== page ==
Afghan women learn to swim, drive in Australia According to Reuters


© Reuters. Newly arrived Afghan refugee Sahar Azizi drives during his second driving lesson in Sydney, Australia August 2, 2022. REUTERS / Stefica Nicol Bikes


By Stefica Nicol Bikes

SYDNEY (Reuters) – At an indoor pool in Sydney’s western suburbs, about 20 Afghan women who had just arrived in Australia as refugees listen to former asylum seeker Maryam Zahid as she offers them swimming lessons and talks about culture country beach.

Zahid, who came to Australia from Afghanistan 22 years ago, says her sessions help women develop their “identity for themselves” and deal with the trauma of war ravaging their homeland.

“It’s something that’s going to impact the psychological and emotional aspects of their lives … for them to have an identity as one,” Zahid told Reuters at the Ruth Everuss aquatic center in suburban Auburn. People.

“We’re creating memories for them. Memories of freedom, happiness, opportunity.”

A year after the US-led coalition left Afghanistan in chaos, tens of thousands of Afghans have been resettled in the United States and Europe. Australia initially issued 3,000 humanitarian visas to Afghans after August 2001, and earlier this year said it would allow an additional 15,000 refugees over the next four years.

Zahid’s ‘Afghan Women on the Move’ program also helps refugees – many of whom fled after the radical Islamist movement Taliban returned to power – learn to drive and find work.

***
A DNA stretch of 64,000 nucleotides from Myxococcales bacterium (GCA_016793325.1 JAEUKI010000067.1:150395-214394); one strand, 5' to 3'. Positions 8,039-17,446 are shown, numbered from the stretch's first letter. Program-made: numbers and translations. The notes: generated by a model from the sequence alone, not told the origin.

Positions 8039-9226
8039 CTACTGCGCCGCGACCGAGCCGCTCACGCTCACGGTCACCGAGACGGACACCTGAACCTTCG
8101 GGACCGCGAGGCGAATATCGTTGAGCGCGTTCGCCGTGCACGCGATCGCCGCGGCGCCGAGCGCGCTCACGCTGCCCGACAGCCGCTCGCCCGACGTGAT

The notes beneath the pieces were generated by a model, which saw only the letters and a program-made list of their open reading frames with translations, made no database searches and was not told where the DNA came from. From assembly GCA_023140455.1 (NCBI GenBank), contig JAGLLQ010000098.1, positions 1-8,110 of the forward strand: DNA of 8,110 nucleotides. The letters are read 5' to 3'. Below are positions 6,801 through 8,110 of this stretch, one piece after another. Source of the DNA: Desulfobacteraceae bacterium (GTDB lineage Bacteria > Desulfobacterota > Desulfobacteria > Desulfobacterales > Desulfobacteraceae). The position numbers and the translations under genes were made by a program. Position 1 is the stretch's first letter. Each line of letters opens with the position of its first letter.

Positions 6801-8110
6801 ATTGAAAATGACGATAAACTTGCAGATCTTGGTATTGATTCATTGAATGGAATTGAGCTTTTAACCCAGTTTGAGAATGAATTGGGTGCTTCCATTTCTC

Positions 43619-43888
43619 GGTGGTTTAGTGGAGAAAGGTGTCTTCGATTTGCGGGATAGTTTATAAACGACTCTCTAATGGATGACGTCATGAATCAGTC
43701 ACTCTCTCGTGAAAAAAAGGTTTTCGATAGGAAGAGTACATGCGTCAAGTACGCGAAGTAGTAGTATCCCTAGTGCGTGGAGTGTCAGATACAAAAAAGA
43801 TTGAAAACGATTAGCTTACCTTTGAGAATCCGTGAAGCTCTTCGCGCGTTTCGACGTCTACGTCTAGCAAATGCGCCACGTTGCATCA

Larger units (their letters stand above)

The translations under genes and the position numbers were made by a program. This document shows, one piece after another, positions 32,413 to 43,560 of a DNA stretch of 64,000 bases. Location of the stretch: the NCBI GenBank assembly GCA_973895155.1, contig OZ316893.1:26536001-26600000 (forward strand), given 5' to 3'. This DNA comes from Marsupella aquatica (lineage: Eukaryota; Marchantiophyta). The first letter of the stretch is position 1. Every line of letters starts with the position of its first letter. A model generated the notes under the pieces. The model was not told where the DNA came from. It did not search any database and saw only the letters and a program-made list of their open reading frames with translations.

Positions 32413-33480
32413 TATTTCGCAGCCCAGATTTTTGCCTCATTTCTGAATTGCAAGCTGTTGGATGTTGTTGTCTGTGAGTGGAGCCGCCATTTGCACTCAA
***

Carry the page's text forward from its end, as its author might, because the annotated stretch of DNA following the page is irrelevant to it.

She believes the women may not return to Afghanistan, where the government has severely curtailed the rights of women and girls. For example, girls are forbidden to go to high school.

Some women at the center chose not to speak in front of the camera, out of concern for the safety of their families back home.

Meanwhile, 23-year-old Sahar Azizi is taking her second driving lesson as she carefully navigates Sydney’s busy suburban streets.

“I decided to start learning and driving… instead of sitting at home all day thinking about how bad the situation is in Afghanistan,” said Azizi, who arrived in Australia a year ago with her husband and a premature son. said.

“It was very stressful. So I decided to keep going… do something for me and achieve my dreams and goals.”

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